The days spent shooting this pistol bare handed in stubby grip mode were most informative. I learned that the PPQ SC handles exceptionally well with moderate recoil which is easy to control even with just two fingers instead of three. Some grip and trigger designs can start to wear the shooter out pretty quickly over the course of a long shooting session. Not only were this Walther and my shooting hand still on good terms with each other at the end of the first day, I was actually looking forward to more trigger time.

After the event was over, I requested a PPQ for additional informal and formal testing at my local range. There were no ammunition related issues or mechanical problems in the course of both tests. The pistol took a licking and just kept on ticking through it all. Formal accuracy testing was conducted from a bench rest at 15-yards using the factory installed sights. Browning's Personal Defense BXP 147-gr. jacketed hollow point printed a single best 5-shot group of 1.89" with a five group average of 2.04". Federal Premium's new Hydra-Shok Deep 135-gr. jacketed hollow point yielded a best group of 1.67" with an average of 1.75". Inceptor Ammunition's Range and Target 65-gr. +P RNP load produced a best group of 1.83" with an average of 1.97".

Today's gun store displays are filled with black polymer framed 9 mm options with striker-fired ignition systems that manufacturers hope will inspire the spending of commercial consumer dollars. In order for yet another new sub-compact semi-automatic to catch a shooting enthusiast's eye, it has to offer something more than a no-snag design, good sights and reliable operation. The Walther PPQ SC has those positive qualities, but what sets it apart from the crowd is its excellent handling characteristic. Not only is this pistol sleek, reliable and well designed, I actually want to keep shooting it. Even with the two finger, flush fit magazine installed, this version of the PPQ points and feels better to use than some full-size pistols I've worked with. Installing the extended 15-round magazine makes it just that much better to work with.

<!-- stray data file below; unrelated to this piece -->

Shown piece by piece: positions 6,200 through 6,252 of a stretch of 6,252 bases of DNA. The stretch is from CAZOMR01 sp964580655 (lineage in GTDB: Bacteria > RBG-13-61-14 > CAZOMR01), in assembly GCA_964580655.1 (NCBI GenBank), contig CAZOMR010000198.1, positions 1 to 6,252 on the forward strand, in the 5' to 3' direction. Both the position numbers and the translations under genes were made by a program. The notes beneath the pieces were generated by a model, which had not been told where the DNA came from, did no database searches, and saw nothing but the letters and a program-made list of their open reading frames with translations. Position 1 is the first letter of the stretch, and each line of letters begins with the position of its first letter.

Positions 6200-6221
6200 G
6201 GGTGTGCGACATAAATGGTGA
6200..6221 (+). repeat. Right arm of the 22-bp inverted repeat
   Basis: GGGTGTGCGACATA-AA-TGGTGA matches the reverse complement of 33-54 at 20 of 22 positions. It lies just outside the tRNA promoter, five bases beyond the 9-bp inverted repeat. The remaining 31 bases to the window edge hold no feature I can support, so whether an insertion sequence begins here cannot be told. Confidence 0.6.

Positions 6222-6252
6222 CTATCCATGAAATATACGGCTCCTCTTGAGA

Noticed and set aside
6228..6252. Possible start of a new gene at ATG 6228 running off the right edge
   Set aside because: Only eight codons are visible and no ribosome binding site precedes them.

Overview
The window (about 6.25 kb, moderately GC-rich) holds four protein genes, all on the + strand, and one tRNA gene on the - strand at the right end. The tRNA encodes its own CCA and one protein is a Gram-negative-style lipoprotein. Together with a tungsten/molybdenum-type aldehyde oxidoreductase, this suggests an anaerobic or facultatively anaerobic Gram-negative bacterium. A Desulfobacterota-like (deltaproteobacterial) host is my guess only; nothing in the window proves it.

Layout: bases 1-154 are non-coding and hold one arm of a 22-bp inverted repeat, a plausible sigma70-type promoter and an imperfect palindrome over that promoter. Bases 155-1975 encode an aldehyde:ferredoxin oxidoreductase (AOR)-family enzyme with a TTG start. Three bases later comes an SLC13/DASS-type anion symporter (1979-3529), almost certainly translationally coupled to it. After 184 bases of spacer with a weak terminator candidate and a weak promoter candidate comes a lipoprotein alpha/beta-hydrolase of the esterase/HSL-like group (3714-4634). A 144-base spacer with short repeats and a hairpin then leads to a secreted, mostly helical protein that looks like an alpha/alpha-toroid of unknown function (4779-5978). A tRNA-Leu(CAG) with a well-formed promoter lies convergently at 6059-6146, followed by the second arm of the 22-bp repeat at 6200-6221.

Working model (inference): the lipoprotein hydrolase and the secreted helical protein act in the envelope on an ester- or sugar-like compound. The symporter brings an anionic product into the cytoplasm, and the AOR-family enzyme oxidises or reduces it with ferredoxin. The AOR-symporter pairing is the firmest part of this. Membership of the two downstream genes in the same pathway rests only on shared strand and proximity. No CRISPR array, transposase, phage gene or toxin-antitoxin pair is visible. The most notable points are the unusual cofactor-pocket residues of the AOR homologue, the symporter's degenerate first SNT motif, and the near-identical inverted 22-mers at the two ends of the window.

Manufacturer: Walther Arms
Model: PPQ M2 SC
Action: Double-Action Browning Type Tilt Barrel Semi-Automatic
Caliber: 9 mm
Slide: Matte Black Nitride Finish, Front and Rear Cocking Serrations
Frame: Textured Black Polymer with Interchangeable Back Straps
Sights: Polymer 3-Dot, Drift Adjustable Rear
Slide Release: Low Profile Extended, Ambidextrous
Magazine Release: Round Button, Reversible
Trigger: Quick Defense with Integrated Safety
Trigger Pull: 5 lbs. 10 oz. (Listed), 4 lbs. 13 oz. (As Tested)
Barrel Length: 3.5"
Overall Length: 5.4”
Height: 4.4" with Flush-Fit Magazine
Slide Width: 1.1"
Grip Width: 1.3"
Weight: 21.4 oz. with Empty 10-Round Magazine
Capacity: 10+1 or 15+1 Rounds
Twist: 1:10” RH
Rifle Grooves: 6
Accessories: One 10-Round Magazine, One 15-Round Magazine, Right-Side Magazine Release Button, Two Grip Inserts, Magazine Loader, Hard Case, Lock, Owner's Manual
MSRP: $649